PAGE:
Guest post from Dr. Gregory Bowman, UC Berkeley
Two general objectives of the Folding@home project are (1) to explain the molecular origins of existing experimental data and (2) to provide new insights that will inspire the next generation of cutting edge experiments. We have made tremendous progress in both areas, but particularly in the first area. Obtaining new insight is even more of an art and, therefore, less automatable.
To help facilitate new insights, I recently developed a Bayesian algorithm for coarse-graining our models. To explain, when we are studying some process—like the folding of a particular protein—we typically start by drawing on the computing resources you share with us to run extensive simulations of the process. Next, we build a Markov model from this data. As I’ve explained previously, these models are something like maps of the conformational space a protein explores. Specifically, they enumerate conformations the protein can adopt, how likely the protein is to form each of these structures, and how long it takes to morph from one structure to another. Typically, our initial models have tens of thousands of parameters and are capable of capturing fine details of the process at hand. Such models are superb for making a connection with experiments because we can capture all the little details that contribute to particular experimental observations. However, they are extremely hard to understand. Therefore, it is to our advantage to coarse-grain them. That is, we attempt to build a model with very few parameters that is as close as possible to the original, complicated model. If done properly, the new model can capture the essence of the phenomenon in a way that is easier for us to wrap our minds around. Based on the understanding this new model provides, we can start to generate new hypotheses and then test them with our more complicated models and, ultimately, via experiment.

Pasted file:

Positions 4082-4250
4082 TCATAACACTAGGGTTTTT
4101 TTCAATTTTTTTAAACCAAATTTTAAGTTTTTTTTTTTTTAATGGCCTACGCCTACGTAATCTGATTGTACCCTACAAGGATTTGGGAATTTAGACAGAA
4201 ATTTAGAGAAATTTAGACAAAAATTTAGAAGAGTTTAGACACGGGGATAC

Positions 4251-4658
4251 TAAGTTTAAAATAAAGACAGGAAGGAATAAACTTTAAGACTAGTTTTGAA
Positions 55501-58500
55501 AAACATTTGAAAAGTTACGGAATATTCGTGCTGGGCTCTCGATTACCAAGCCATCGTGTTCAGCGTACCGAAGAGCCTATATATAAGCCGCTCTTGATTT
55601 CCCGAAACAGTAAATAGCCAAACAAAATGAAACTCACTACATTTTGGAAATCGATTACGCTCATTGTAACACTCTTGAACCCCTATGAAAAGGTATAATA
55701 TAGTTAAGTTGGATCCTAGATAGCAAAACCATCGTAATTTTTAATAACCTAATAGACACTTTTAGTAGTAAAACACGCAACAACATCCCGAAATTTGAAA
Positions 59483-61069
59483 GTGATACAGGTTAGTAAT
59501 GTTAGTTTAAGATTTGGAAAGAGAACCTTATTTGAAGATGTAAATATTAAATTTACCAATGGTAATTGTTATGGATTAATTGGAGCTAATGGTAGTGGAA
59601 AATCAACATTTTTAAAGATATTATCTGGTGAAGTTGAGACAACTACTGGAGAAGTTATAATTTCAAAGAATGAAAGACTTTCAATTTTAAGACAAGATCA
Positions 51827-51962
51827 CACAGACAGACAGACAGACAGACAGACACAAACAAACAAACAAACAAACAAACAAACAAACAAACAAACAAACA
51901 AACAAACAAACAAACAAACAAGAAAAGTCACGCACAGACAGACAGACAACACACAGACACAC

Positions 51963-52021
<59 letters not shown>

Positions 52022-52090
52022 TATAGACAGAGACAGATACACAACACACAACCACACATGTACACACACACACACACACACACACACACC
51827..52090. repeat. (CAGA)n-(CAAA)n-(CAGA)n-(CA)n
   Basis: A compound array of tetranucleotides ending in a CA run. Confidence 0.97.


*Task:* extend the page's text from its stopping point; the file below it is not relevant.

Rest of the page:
Statistical uncertainty is a major hurdle in performing this sort of coarse-graining. For example, if we observe 100 transitions between a pair of conformations and each of these transitions is slow, then we can be pretty sure this is really a slow transition. However, if we only observe another transition once and it happens to occur slowly, who knows? It could be that it is really a slow transition. On the other hand, it could be we just got unlucky.
Existing methods for coarse-graining our Markov models assume we have enough data to accurately describe each transition. Therefore, they often pick up these poorly characterized transitions as being important (for protein folding, we typically care most about the slow steps, so slow and important are synonymous). The new method I’ve developed (described here) explicitly takes into account how many times a transition was observed. Therefore, it can appropriately place emphasis on the transitions we observed enough times to trust while disregarding the transitions we don’t trust. To accomplish this, I draw on Bayesian statistics. I can’t do this subject justice here, but if you’re ever trying to make sense of data that you have varying degrees of faith in, I highly recommend you look into Bayesian statistics.